“Those, too, are relevant issues; not only writing about Israel, but writing about any political issue in America is a relevant issue,” said Rabbi Ammiel Hirsch, executive director of ARZA/World Union. “We’d have to hear more substantive answers before Mr. Zuckerman would gain our support at ARZA.”
Some suggest that every one of Zuckerman’s future columns could be parsed and challenged.
Almost lost in the furor is Zuckerman’s personal life.
Zuckerman separated from his wife last year, but some representatives of the Conservative and Orthodox movements are still uneasy that he has not denounced intermarriage per se.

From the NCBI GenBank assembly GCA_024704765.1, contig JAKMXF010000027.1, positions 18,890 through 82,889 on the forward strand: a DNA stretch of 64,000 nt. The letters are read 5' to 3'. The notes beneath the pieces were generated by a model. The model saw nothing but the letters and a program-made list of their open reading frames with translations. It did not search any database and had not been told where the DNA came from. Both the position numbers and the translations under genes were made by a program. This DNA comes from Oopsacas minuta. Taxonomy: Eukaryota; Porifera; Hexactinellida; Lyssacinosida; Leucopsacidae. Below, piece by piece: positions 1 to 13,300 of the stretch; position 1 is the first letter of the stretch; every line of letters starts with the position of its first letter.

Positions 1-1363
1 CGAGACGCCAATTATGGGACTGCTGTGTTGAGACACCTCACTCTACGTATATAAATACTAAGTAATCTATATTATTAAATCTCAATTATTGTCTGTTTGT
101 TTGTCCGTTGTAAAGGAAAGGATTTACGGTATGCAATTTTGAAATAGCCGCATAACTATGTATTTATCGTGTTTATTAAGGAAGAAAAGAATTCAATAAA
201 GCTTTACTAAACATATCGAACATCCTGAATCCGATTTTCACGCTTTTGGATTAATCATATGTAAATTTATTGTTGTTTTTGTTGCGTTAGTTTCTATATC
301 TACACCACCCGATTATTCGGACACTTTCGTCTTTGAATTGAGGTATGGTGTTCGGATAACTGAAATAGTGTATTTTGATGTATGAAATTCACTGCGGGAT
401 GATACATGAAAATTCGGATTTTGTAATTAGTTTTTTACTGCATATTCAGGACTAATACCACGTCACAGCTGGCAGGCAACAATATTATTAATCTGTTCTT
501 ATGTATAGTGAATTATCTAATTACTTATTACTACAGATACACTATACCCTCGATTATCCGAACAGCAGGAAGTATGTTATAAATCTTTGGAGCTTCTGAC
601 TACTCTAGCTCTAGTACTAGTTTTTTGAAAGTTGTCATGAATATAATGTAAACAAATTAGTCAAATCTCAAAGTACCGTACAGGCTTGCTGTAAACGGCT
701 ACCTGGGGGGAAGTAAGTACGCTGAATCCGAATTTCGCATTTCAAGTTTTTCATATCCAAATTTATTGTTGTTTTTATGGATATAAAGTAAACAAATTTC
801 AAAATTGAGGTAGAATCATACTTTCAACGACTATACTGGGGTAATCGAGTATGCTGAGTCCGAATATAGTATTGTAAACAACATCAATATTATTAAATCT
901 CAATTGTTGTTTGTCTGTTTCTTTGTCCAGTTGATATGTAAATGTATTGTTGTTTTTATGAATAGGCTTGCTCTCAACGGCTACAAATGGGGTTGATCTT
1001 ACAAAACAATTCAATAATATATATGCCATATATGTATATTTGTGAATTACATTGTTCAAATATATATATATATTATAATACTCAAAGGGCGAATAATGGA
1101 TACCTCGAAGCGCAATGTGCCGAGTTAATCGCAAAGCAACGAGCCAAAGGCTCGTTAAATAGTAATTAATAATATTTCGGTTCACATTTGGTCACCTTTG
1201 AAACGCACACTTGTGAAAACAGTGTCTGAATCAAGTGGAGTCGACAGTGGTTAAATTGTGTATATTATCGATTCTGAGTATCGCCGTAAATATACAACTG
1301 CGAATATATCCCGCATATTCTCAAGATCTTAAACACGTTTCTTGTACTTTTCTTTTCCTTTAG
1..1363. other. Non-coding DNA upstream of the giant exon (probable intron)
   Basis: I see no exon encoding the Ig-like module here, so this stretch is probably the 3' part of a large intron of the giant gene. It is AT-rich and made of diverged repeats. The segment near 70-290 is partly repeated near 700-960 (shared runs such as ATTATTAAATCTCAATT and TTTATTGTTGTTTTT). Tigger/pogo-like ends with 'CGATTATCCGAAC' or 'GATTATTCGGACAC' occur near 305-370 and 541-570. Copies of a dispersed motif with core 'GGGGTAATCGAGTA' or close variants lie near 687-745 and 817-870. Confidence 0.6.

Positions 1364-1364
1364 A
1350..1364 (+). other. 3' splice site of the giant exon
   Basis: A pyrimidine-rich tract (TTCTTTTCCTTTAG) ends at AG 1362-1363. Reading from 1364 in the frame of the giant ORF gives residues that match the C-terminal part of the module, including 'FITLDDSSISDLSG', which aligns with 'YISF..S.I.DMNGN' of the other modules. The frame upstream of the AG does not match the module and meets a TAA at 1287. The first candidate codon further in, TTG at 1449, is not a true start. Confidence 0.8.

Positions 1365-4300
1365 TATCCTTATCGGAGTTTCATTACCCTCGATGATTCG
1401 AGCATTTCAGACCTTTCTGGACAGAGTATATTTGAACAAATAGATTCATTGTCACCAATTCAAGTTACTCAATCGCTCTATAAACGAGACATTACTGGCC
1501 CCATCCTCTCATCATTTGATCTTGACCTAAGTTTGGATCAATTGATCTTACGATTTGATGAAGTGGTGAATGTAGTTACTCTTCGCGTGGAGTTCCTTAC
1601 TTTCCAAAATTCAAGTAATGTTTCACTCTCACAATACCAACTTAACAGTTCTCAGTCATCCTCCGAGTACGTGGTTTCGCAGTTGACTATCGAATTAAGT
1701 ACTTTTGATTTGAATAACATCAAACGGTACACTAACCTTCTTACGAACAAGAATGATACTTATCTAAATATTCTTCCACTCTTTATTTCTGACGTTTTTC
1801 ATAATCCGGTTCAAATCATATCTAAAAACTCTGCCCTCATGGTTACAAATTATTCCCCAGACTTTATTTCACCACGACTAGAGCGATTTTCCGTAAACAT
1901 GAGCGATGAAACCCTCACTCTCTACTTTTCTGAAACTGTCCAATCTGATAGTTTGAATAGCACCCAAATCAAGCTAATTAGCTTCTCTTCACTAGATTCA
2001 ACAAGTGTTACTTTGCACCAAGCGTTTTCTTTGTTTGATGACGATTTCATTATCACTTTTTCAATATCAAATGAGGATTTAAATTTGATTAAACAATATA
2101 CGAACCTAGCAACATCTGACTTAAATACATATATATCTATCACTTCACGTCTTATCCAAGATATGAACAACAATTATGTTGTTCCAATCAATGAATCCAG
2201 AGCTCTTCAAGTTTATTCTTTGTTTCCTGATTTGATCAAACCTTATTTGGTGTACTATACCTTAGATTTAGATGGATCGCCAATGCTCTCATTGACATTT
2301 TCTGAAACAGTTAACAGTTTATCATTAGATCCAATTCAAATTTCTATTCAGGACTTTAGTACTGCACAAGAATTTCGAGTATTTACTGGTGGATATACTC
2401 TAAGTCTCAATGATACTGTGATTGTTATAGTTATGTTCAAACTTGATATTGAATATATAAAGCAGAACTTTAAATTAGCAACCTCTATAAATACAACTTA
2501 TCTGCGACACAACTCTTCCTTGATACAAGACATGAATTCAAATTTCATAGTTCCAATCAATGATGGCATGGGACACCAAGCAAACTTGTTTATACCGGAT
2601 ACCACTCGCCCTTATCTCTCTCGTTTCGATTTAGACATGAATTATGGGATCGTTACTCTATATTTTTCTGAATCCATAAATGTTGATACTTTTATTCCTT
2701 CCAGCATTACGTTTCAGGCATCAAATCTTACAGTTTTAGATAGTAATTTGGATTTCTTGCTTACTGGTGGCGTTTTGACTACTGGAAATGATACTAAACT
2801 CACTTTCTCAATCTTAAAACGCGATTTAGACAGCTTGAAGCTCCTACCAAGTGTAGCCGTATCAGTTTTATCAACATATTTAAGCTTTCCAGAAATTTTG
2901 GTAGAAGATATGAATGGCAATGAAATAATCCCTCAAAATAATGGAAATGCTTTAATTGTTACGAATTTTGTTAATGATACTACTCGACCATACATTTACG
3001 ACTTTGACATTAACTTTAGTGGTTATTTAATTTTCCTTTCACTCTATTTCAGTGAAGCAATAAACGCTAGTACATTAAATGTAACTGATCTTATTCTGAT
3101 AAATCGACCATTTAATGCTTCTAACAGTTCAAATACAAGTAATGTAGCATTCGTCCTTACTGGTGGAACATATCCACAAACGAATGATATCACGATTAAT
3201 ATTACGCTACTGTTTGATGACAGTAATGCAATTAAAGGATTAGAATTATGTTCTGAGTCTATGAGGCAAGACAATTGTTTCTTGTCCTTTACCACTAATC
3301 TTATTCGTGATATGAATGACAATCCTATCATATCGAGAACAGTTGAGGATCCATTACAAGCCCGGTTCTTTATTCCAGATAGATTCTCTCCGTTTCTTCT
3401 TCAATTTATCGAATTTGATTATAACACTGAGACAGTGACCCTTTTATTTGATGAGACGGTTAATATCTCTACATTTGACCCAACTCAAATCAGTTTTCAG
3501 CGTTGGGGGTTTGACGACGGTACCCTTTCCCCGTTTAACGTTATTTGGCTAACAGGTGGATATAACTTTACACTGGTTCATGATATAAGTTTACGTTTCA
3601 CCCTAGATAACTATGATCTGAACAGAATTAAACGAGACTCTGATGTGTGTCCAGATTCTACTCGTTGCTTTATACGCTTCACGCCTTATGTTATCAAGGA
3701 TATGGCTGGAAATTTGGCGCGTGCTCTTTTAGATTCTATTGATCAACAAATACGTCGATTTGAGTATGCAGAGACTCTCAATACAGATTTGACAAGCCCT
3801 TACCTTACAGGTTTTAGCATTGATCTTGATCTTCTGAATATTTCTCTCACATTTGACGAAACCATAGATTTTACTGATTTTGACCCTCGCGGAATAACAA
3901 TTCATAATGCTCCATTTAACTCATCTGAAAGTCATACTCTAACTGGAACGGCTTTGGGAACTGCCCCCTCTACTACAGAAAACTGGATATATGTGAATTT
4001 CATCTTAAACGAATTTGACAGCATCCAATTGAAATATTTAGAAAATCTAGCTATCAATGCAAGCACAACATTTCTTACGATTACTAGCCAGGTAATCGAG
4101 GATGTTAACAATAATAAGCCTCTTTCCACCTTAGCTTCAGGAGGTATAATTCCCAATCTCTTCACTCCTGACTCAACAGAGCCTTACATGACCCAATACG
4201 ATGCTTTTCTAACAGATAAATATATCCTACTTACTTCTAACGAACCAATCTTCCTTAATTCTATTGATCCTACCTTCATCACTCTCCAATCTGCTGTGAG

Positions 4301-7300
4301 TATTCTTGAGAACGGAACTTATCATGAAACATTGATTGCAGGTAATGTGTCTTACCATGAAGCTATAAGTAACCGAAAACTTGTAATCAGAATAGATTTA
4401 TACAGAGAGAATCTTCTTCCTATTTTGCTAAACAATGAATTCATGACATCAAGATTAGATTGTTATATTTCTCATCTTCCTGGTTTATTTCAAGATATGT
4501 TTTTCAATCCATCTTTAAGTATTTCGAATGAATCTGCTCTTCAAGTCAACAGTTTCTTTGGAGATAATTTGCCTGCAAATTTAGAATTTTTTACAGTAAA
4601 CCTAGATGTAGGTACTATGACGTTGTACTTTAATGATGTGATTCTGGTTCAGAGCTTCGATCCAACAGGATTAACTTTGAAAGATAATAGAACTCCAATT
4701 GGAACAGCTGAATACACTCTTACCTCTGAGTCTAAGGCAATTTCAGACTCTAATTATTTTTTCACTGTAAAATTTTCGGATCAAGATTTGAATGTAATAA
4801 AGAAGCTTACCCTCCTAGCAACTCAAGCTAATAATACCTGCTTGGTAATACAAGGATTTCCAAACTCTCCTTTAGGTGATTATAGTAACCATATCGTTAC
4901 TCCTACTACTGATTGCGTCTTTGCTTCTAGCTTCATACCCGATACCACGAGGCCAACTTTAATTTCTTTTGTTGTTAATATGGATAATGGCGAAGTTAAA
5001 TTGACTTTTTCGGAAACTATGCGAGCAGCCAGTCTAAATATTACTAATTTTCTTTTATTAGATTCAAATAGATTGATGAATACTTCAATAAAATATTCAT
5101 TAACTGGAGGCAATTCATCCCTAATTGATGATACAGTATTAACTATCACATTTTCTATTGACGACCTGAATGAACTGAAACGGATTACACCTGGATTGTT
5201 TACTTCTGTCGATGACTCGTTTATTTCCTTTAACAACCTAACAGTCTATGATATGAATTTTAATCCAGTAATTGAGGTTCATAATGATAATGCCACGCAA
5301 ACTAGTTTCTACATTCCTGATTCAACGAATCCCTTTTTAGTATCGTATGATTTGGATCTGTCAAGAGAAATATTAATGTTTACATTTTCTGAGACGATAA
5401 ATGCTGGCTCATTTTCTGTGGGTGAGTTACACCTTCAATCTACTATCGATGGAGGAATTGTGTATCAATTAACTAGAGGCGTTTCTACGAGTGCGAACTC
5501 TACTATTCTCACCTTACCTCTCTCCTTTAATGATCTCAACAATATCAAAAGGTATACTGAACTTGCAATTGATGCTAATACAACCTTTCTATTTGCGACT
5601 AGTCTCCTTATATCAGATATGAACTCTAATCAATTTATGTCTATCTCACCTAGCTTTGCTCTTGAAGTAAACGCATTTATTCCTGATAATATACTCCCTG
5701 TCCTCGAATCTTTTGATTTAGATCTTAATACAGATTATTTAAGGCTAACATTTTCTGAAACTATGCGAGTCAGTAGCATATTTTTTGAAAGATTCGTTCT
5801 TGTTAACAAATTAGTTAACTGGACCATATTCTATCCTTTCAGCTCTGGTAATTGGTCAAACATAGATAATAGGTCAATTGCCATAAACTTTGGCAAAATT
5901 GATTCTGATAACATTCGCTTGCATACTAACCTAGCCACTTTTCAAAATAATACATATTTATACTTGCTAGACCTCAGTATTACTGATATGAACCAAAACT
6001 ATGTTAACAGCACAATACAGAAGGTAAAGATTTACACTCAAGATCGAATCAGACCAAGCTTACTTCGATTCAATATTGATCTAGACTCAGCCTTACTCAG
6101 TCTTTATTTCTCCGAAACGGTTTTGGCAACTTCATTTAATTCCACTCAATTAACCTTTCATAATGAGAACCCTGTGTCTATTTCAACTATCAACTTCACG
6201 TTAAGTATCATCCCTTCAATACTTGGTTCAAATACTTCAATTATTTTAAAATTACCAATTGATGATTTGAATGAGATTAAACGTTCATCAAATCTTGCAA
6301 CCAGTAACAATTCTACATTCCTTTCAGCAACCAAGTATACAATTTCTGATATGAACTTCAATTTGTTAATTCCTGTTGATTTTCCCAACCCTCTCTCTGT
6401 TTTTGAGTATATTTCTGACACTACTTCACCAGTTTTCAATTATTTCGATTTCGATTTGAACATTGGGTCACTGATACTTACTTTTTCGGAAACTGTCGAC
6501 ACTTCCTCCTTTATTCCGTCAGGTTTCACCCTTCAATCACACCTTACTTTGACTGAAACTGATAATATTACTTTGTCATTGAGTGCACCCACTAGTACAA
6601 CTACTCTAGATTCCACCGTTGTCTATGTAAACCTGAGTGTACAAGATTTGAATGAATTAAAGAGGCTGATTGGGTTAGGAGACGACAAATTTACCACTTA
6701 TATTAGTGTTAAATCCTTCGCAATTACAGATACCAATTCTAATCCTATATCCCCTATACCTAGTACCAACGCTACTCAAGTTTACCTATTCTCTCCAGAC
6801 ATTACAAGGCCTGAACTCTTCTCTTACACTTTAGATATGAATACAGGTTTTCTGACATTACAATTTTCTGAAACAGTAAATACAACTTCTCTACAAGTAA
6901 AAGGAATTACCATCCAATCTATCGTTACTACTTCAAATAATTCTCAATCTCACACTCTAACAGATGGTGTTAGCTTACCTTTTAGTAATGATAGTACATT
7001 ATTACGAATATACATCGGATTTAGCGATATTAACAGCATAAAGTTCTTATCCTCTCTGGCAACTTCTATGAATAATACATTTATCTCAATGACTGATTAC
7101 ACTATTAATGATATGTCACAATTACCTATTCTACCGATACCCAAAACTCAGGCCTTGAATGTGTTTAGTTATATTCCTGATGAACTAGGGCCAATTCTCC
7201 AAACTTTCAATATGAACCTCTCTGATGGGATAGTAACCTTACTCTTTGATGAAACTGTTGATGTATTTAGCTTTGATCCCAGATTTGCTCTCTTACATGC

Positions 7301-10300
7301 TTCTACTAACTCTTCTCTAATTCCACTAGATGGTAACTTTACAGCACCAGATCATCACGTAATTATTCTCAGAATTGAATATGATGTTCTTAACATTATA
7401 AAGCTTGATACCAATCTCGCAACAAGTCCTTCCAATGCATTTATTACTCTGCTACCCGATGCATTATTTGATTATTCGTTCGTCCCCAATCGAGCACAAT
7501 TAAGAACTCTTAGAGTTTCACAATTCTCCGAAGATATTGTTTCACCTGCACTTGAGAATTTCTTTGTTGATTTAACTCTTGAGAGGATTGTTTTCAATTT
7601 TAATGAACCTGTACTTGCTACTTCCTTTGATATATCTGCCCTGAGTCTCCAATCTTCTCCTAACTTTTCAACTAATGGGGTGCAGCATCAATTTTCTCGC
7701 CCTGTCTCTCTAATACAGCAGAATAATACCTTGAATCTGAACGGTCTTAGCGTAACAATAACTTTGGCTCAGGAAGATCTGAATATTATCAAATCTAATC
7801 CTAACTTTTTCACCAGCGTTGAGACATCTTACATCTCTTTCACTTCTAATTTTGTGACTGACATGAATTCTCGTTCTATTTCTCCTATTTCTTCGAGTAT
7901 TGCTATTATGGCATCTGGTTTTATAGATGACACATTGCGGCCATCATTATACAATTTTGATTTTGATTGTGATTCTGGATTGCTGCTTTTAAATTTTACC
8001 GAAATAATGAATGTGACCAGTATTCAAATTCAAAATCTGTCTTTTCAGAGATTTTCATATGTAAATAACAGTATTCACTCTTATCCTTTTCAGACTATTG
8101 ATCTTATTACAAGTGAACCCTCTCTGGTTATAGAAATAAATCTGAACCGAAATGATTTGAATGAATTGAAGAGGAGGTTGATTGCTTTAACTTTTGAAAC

Both movements are opposed to intermarriage, and say the Conference chairman should be a role model for the rest of the community.
The movements’ representatives in the Conference, however, indicate that Zuckerman’s separation from his wife is sufficient for them, and they will vote for him.
“If he were running for chief rabbi, then we’d have to discuss it,” said Rabbi Pesach Lerner, executive vice president of the Orthodox movement’s National Council for Young Israel. “I’m not condoning anything, but the Conference is a political body, not a religious body. And I will vote for Mort Zuckerman because of who he is, what his connections are – because that’s part of who he is – and for what he will be able to accomplish with us and for us.”